There is a president in the United States today who has repeatedly said hateful things about people of the Muslim faith, about migrants, and about members of the news media and about other groups.
And to paraphrase one of his more infamous talking points; ‘Sometimes bad things happen.’ And when something bad happens to those who was saying vile things about, it is never his fault, and often he will even deny he made the remarks in the first place. It’s just more “fake news.”
Today – this Monday, May 4th, at noon – you can watch and listen to a virtual 50th anniversary commemoration from Kent State. Find out how you can do that by clicking on the following link – https://www.kent.edu/may4kentstate50/50th-virtual-commemoration
And if you happen to miss the commemoration while it is streaming live, it is most likely you can click on this link anyway or just do a quick search yourself to find a way you can watch it in re-run.
For a video featuring the original recording of Neil Young’s song ‘Ohio’, with Crosby, Stills and Nash in the studio with him, coupled with a little more history about Kent State, click on –
For more information and stories on the Kent State shootings, here are some key links;
For a well-detailed BBC audio program on the Kent State story, click on –https://www.bbc.co.uk/sounds/play/m000htp7?fbclid=IwAR3PlnfoFVWnN5Ql9Zg6us6n7xDXDGkML1hTLWfQw1_m_xVMHdRcblHYyPI
For a recent New Yorker magazine article on Kent State, click on – https://www.newyorker.com/magazine/2020/05/04/kent-state-and-the-war-that-never-ended
For a good piece that The Washington Post put together on documentary film-maker Ken Burns, who recently produced a film series called ‘The Vietnam War’, and his take on the events at Kent State, click on – https://www.washingtonpost.com/news/act-four/wp/2017/09/27/the-american-war-kent-state-was-originally-a-footnote-in-ken-burnss-documentary-then-he-visited-the-campus/
Just a few final notes –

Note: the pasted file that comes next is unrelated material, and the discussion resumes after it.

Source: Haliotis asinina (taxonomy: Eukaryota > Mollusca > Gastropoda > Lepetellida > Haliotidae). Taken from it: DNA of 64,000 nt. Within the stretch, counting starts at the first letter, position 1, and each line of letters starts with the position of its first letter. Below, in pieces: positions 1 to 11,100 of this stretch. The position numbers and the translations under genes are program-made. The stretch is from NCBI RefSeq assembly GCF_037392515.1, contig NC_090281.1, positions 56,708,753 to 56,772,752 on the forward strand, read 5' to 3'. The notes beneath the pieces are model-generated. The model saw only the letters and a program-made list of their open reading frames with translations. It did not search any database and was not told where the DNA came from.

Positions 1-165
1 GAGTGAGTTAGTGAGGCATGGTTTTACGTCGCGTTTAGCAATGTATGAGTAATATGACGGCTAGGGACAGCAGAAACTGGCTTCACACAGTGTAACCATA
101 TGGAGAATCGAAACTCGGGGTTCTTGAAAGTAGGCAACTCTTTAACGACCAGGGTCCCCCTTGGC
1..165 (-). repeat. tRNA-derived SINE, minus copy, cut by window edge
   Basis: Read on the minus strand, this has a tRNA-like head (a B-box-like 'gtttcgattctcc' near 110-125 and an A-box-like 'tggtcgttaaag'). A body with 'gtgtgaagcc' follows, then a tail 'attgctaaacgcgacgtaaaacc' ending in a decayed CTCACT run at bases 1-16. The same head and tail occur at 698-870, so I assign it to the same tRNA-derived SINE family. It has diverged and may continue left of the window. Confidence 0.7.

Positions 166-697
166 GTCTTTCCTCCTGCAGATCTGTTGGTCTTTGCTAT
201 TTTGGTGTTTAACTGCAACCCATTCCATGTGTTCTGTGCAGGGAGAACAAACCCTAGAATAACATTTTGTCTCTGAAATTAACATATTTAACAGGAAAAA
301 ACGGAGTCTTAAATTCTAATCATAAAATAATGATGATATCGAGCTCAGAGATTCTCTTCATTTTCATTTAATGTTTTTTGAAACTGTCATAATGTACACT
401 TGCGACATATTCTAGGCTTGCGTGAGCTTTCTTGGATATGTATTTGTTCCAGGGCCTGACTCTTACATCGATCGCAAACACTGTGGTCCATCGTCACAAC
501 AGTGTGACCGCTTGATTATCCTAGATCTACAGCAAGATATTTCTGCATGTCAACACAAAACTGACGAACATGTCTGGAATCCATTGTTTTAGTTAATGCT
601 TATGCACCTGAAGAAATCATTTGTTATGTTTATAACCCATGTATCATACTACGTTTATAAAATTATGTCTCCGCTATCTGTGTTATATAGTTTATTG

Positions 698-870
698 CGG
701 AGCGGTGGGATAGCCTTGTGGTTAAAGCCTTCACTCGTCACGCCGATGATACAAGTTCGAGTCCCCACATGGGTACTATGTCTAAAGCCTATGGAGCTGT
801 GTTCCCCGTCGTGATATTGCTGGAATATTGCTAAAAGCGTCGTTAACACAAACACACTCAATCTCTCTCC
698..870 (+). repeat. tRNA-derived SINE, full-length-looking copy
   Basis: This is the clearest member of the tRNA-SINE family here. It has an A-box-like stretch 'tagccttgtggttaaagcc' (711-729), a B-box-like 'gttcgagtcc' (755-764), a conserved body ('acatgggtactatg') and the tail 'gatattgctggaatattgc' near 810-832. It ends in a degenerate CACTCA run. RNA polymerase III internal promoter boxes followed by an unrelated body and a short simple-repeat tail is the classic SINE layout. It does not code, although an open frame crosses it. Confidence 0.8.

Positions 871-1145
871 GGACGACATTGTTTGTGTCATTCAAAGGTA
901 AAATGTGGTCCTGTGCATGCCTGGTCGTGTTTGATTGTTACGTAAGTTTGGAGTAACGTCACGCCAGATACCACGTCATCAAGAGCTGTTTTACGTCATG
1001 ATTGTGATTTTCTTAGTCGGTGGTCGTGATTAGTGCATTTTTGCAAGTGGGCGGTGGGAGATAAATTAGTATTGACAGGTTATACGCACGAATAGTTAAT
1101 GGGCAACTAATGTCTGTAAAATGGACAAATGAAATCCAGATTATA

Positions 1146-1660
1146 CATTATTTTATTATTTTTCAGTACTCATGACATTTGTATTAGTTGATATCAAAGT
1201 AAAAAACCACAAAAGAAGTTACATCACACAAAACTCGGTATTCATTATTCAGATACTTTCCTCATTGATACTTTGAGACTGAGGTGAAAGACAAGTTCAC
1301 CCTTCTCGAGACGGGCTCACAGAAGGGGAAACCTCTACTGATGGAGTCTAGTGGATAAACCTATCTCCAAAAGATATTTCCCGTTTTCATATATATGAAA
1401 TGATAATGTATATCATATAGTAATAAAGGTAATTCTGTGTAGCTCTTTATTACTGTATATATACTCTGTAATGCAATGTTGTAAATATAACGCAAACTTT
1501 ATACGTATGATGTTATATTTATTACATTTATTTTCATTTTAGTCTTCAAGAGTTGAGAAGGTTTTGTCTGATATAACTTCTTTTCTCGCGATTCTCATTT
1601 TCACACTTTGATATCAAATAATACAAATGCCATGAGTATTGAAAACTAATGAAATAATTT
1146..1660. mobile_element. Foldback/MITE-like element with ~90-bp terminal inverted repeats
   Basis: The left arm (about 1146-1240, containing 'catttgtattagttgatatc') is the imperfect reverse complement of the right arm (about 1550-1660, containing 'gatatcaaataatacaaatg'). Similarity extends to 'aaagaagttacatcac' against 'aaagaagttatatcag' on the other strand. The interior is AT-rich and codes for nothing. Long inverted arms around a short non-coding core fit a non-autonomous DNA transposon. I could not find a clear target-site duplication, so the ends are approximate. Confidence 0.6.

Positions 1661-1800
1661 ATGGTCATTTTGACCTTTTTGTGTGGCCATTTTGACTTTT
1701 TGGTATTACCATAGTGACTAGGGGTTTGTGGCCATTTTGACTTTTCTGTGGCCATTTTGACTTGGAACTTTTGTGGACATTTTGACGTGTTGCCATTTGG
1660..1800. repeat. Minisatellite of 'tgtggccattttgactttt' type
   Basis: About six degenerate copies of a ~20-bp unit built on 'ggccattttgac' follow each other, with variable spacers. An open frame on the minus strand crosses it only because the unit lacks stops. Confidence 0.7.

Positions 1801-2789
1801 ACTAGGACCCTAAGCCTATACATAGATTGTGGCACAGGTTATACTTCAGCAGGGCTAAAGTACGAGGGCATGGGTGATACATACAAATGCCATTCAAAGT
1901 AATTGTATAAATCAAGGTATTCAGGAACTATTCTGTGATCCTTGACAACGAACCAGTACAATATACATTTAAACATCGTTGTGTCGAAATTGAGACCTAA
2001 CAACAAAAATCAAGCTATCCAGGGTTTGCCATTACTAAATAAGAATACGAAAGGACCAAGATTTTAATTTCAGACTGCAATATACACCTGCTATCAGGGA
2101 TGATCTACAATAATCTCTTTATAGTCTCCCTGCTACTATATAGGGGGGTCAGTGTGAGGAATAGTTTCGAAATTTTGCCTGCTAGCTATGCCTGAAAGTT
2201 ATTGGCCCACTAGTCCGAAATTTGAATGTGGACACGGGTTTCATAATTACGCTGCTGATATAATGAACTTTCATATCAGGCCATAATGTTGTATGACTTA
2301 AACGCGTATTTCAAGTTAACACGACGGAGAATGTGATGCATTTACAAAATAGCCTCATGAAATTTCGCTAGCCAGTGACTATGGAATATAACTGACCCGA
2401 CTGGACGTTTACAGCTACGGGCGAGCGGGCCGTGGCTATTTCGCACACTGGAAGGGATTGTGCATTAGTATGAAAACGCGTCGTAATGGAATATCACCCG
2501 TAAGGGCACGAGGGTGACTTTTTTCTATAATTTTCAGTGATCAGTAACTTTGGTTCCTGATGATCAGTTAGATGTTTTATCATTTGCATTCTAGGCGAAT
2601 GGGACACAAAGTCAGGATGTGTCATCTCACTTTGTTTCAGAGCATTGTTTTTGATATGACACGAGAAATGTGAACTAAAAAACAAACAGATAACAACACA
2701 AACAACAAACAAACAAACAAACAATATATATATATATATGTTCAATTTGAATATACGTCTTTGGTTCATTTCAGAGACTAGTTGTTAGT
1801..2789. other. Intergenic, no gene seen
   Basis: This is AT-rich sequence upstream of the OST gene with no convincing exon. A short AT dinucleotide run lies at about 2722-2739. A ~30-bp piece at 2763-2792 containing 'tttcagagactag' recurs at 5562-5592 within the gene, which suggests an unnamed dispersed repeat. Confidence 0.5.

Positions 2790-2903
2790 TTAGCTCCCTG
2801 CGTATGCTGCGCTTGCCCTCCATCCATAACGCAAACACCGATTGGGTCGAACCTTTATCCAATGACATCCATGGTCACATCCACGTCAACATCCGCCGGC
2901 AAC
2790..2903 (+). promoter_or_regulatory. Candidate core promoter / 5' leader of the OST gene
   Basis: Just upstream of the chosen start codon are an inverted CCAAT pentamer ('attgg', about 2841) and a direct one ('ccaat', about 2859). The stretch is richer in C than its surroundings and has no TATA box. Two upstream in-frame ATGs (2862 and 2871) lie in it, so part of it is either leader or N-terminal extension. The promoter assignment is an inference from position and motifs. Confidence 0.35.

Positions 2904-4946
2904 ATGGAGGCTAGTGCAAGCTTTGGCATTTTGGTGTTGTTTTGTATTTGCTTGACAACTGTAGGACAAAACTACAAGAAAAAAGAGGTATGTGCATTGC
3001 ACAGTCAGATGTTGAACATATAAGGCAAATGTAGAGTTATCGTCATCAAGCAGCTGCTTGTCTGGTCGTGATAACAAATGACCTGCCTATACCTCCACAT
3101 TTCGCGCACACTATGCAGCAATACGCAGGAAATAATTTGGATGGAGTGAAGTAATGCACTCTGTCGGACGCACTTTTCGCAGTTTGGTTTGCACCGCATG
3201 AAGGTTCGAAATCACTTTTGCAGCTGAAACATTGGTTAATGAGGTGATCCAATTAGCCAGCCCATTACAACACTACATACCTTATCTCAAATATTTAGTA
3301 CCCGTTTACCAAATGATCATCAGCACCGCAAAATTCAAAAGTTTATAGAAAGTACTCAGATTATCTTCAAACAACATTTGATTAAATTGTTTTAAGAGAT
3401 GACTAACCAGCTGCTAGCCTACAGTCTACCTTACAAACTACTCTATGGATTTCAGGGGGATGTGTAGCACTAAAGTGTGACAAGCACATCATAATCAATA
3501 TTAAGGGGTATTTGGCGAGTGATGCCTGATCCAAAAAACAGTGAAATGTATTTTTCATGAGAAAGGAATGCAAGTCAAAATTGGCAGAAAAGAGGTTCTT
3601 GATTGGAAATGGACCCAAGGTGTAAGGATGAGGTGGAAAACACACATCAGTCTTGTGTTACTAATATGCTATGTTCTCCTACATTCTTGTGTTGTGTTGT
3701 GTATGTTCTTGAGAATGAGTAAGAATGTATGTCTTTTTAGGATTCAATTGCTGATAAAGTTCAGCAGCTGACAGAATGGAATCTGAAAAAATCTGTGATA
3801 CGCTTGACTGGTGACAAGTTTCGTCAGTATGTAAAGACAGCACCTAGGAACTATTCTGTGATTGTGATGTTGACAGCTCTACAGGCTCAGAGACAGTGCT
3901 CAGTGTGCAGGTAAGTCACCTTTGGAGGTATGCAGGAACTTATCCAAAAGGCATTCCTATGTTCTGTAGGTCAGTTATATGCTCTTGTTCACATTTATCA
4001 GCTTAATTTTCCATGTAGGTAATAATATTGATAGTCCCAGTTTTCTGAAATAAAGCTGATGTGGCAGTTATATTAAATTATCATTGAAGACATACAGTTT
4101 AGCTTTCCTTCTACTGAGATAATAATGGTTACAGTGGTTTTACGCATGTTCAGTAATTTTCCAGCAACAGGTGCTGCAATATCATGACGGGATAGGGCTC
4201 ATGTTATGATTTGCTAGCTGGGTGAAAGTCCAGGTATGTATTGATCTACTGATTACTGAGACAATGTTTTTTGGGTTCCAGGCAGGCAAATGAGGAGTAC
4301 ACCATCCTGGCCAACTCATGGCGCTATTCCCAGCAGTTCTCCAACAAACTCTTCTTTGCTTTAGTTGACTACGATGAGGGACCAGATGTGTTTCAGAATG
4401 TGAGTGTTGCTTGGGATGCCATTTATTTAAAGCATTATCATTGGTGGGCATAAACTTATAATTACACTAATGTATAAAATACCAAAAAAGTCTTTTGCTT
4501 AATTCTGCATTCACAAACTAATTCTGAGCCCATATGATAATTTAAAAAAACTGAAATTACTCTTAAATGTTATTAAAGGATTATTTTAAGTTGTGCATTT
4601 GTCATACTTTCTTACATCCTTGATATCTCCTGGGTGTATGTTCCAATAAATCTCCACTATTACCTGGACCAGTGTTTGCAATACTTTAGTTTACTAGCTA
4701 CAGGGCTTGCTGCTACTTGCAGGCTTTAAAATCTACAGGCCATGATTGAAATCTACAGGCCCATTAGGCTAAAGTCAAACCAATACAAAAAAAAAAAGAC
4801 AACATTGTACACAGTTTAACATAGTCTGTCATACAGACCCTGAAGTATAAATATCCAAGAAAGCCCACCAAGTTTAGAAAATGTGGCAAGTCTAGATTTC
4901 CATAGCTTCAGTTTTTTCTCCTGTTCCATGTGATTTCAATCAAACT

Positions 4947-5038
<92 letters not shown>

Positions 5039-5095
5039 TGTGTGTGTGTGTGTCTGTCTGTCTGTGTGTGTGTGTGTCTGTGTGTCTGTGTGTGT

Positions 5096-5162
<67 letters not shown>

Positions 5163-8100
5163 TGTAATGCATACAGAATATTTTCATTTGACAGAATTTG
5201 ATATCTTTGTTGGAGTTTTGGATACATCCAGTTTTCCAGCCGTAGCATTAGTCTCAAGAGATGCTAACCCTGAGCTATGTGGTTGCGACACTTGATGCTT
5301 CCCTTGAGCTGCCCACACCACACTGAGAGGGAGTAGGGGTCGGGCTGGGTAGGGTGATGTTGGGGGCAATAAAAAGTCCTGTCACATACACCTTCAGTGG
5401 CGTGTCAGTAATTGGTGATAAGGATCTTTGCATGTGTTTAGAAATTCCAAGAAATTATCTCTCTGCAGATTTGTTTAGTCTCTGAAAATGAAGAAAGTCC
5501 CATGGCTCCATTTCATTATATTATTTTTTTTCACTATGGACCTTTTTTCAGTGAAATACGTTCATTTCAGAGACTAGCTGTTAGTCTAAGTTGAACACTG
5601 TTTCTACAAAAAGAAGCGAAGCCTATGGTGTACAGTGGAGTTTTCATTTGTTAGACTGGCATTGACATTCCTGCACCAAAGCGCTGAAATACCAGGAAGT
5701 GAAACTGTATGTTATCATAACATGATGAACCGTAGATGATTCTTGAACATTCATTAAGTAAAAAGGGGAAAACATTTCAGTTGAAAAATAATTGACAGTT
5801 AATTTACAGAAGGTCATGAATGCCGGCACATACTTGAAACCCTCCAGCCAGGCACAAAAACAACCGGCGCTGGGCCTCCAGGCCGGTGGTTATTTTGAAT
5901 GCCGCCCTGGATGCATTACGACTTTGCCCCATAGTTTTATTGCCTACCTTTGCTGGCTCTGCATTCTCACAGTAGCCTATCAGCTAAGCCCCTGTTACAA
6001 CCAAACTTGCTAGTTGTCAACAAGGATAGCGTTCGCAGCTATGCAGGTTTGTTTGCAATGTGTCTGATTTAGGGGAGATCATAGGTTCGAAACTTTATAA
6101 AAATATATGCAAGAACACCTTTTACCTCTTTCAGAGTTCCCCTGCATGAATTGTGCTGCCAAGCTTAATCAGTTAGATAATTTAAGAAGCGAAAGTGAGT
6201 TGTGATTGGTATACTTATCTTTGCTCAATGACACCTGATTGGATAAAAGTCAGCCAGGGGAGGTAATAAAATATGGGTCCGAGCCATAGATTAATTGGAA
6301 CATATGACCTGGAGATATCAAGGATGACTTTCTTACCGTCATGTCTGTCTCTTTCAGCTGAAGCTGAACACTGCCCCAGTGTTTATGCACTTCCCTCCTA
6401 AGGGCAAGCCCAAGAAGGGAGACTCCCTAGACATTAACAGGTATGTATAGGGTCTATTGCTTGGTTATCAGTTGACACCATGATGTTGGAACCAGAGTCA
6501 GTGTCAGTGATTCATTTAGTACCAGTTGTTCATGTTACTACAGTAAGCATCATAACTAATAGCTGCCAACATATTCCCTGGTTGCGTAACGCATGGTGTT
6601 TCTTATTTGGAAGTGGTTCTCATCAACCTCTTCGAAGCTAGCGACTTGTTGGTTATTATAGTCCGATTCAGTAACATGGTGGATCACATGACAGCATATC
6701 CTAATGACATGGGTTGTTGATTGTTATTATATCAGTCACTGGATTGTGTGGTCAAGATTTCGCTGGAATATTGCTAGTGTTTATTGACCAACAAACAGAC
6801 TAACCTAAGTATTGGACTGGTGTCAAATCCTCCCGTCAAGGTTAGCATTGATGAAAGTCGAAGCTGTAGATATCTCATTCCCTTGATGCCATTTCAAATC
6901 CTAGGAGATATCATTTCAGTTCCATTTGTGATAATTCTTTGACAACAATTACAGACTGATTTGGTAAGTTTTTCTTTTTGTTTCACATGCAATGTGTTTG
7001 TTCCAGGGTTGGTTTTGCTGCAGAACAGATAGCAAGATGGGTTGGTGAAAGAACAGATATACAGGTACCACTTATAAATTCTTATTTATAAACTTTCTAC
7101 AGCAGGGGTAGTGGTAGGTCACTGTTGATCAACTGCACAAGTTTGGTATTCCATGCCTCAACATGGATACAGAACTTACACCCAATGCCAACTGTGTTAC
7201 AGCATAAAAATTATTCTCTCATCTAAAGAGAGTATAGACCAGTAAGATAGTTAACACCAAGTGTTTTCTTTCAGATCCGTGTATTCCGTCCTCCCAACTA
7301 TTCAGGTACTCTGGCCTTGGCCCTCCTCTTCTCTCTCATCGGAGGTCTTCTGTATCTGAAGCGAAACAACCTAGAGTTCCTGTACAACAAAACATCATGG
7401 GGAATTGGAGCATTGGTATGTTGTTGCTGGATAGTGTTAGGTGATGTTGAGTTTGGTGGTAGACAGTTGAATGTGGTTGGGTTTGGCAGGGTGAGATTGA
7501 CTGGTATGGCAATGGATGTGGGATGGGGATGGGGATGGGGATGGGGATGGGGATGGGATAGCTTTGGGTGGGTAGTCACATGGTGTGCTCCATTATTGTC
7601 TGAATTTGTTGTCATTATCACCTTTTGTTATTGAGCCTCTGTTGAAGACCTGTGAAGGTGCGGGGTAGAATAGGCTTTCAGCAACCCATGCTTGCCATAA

One person I reached out to in recent days for a few thoughts on the Kent State shootings was Rosemary Hale, who was Brock University’s first female dean, and who remains a strong advocate for the arts and culture in Niagara.
Rosemary graduated from Kent State University a few years before the shootings and taught English at a nearby high school when they took place.
“My heartsick memories are about how that hill (where the National Guardsmen turned and fired) was a place where we all played. … slid down on cafeteria trays in the winter and rolled down in the mud when spring came,” Rosemary told me.
“That sloping hill was forever changed. They’ve (since) planted daffodils (on that hill). For me, they honour the lives lost that day and the collective loss of innocence.”
Thank You Rosemary Hale for sharing some of your thoughts.
As for this journalist and author of this commentary, I will spend this day remembering how shaken I and those around me were all of those 50 years ago when we first heard the news
I will also remember going to Kent State for the 25th anniversary commemoration when Peter, Paul and Mary sang ‘Blowin’ In the Wind’ and ‘If I Had a Hammer’ there, and the Victory Bell down below that hill full of daffodils rang – once for every student wounded and killed.
I will remember looking over at the families of the dead students when the commemoration ended and there was Allison Krause’s sister, Laurel, who looked quite like the pictures of Allison so burned into my brain,
I remember Laurel Krause seeming to offer a sad smile of thanks for coming when, for just a few seconds, our eyes met. I always regretted not going over to her and saying something, but what the hell more could one say after the moving words already spoken at the ceremony. Those words were still soaking in.
A day or so before she was gunned down, Allison Krause reportedly walked up to one of the National Guardsmen holding who was holding a rifle in the direction of protesting students, placed the stem of a flower in the barrel of his rifle and said; “Flowers are better than bullets.”
I sometimes wonder if that Guardsman is still around and, if he is, how he feels about that now.
Allison Krause was only 19 years old at the time, born April 23rd, 1951, only two days before I was, and I cannot help but think about how much life she and the three other stduents, murdered so coldly and senselessly, have missed.
RIP to Allison, William, Sandra and Jeffrey. Let us continue the march for justice and peace, so that your deaths were not in vain.
Doug Draper, Niagara At Large